Syntagma Square
Syntagma Square

Syntagma Square, officially Plateia Syntagmatos, or Constitution Square, is perhaps the emotional home of modern Athens. It is dominated by the imposing facade of the Parliament building, or Vouli, which was built as the new royal palace following independence, officially opened in 1836. The use of Pentelic marble on the facade with a Doric-style prolylaia above street level echoes use and form in the ancient city. In front of the building, the Memorial of the Unknown Soldier commemorates all Greeks who have fallen in war. Decorated with a modern carved relief of a Classical theme, the marble is inscribed with the words of an oration by Pericles, to honour the dead of the wars of the Peloponnese. It is said that the tombs of these ancient soldiers lie under this very spot. The tomb is guarded day and night by the Evzones, traditionally dressed soldiers who became Royal Guards, and then presidential guards following the War of Independence. The formal changing of the guard takes place every Sunday at I0:45am, however the members of the Evzones have a duty switch every hour during the day, when two new guards take the place of the old. This is one activity that you shouldn't miss on your trip to Athens.

Numerous major thoroughfares converge on Syntagma, so it's always busy with traffic. The new Metro station also brings a steady stream of people. Still there is shade and a flower garden in the middle of the square where locals and visitors alike rendezvous for lunch or dinner dates.

The Grande Bretagne Hotel, on a nearby comer of the square, was built in 1842 and has become an Athens institution during its lifetime.

Behind the Parliament building are the verdant land-scaped grounds of the National Gardens. These gardens were formerly for exclusive use of the Royal Palace but now form an oasis within the city with formal gardens, water features and a children's playground. In the south of the garden you will find the Zappion Hall, an imposing Neo-Classical building that was designed by architect Hansen, as a National Exhibition Centre in 1888. It now houses a modem conference centre.
Back to the top
A five-minute stroll from Syntagma down Avenue Amalias (or through the National Gardens) brings you to another ancient site. At the confluence of Avenues Amalias, Syngrou and Vas. Olgas is Hadrian's Gate, built as a triumphal arch in AD 131, to mark the divide between the ancient city and his New Athens. To the east of the gate is the Olympieion, site of the largest temple ever built on Greek soil.

The Temple of Olympian Zeus is dedicated to Zeus, the king of the Greek gods. It was imperative that his temple should be fitting for his position, and its dimensions, 250 m long and 130 m wide, with columns of over 17 m in height, are truly majestic. The temple took 700 years to complete and it was emperor Hadrian who finished the task in the 2nd century AD. Originally 108 columns surrounded an inner sanctum that protected a gold and ivory statue of Zeus. Today only 15 are still standing, but their Corinthian capitals have a wonderful form and elegance. In ancient times, the temple sat close to the banks of the River Ilissos thus creating an even more beautiful vista. Today the river still flows, but its path lies beneath the city.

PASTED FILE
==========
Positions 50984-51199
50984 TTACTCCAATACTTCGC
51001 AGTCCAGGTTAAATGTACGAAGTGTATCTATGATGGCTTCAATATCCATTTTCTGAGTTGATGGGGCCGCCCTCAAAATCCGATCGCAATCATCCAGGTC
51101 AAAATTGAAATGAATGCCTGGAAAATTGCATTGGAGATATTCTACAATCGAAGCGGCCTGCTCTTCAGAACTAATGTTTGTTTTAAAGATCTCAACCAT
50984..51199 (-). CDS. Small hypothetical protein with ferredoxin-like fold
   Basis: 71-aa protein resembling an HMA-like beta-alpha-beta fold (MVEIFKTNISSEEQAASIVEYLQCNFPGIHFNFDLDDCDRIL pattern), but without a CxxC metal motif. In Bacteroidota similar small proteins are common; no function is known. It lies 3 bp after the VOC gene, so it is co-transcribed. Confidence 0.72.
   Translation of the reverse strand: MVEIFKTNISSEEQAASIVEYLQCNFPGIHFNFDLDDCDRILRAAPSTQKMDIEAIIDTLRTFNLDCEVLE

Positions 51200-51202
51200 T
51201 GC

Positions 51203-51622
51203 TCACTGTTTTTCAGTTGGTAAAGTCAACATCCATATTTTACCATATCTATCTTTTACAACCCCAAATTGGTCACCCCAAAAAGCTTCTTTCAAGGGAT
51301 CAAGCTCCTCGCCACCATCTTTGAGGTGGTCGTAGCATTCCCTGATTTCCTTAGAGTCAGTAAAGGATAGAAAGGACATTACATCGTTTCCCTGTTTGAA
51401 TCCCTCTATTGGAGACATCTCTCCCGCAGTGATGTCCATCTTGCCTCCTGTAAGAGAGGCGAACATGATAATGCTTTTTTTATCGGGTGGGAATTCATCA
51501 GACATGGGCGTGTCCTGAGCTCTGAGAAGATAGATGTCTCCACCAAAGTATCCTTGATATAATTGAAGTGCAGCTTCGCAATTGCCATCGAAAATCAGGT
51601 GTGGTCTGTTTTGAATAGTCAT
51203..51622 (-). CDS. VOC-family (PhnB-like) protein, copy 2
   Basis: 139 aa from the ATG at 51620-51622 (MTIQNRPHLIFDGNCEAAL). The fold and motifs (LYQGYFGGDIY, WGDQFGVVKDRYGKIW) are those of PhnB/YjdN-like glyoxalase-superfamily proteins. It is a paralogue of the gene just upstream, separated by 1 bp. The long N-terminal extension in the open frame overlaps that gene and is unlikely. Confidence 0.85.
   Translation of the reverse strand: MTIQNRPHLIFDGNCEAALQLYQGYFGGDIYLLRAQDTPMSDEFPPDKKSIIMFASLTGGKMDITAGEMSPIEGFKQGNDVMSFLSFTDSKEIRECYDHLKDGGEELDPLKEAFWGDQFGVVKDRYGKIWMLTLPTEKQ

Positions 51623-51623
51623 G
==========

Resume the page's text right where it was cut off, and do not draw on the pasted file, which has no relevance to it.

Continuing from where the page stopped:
Nearby, along Vas.Olgas, is the impressive Panathenean Stadium, sitting in the lea of Ardhitos Hill. The stadium was constructed for the ancient Panathenaic Games, when each of the surrounding city-states sent delegations to compete. During Roman times, beast-baiting also took place here. Dating from the 3rd century BC, the complex was refurbished for the games of AD 144 but was disused and left to decay after the fall of the empire. When the modern Olympic Games were convened in 1896, the stadium was refurbished as the flagship arena, and today it stands as a symbol of the global athletic movement. Witness the heroic statues that stand in the entranceway, Athens hosted the Olympic Games in 2004.
Back to the top

To the west of the bare sheer rock of the Akropolis is a rival hill-the verdant pine-clad Lycabettus, which makes an inviting diversion from the archaeological sites of the city. Here you'1I be able to sit in the shade and listen to the birds. The hill was never settled in ancient times because there was no water supply. You can reach the upper slopes by funicular. When you reach the top station, walk to the small chapels of Aghios Isidoros and Aghios Georgios, centre of the Easter celebrations for the city, a modern amphitheatre for summer performances and wonderful views across Athens where major attractions are pointed out on marble panoramas. Though there are fixed telescopes here, having your own binoculars is a boon to really take in the detail.


Surrounding the lower slopes of Lycabettus on the south and west sides is Kolonaki, perhaps the most fashionable district of central Athens. Apartments and houses here are much sought after as they sit among chic boutiques, designer stores as well as trendy restaurants and bars. It is one of the best parts of the city to eat out in the evening with a range of good international eateries in addition to traditional Greek tavernas.

Back to the top
Syntagma Photo Album Syntagma Square Syntagma Square